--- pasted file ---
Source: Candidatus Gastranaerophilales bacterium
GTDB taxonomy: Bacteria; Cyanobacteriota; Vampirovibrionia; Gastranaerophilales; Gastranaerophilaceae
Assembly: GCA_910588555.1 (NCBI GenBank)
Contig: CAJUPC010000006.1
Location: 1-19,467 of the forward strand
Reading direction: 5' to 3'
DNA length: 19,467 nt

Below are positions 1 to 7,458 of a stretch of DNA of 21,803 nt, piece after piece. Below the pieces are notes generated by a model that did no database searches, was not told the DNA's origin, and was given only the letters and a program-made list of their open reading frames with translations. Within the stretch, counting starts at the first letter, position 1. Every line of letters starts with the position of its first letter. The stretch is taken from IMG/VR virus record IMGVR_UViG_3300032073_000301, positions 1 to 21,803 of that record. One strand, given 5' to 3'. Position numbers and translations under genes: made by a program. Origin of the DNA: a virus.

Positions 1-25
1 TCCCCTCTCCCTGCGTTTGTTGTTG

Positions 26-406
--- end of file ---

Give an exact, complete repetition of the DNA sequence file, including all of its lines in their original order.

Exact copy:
Source: Candidatus Gastranaerophilales bacterium
GTDB taxonomy: Bacteria; Cyanobacteriota; Vampirovibrionia; Gastranaerophilales; Gastranaerophilaceae
Assembly: GCA_910588555.1 (NCBI GenBank)
Contig: CAJUPC010000006.1
Location: 1-19,467 of the forward strand
Reading direction: 5' to 3'
DNA length: 19,467 nt

Below are positions 1 to 7,458 of a stretch of DNA of 21,803 nt, piece after piece. Below the pieces are notes generated by a model that did no database searches, was not told the DNA's origin, and was given only the letters and a program-made list of their open reading frames with translations. Within the stretch, counting starts at the first letter, position 1. Every line of letters starts with the position of its first letter. The stretch is taken from IMG/VR virus record IMGVR_UViG_3300032073_000301, positions 1 to 21,803 of that record. One strand, given 5' to 3'. Position numbers and translations under genes: made by a program. Origin of the DNA: a virus.

Positions 1-25
1 TCCCCTCTCCCTGCGTTTGTTGTTG

Positions 26-406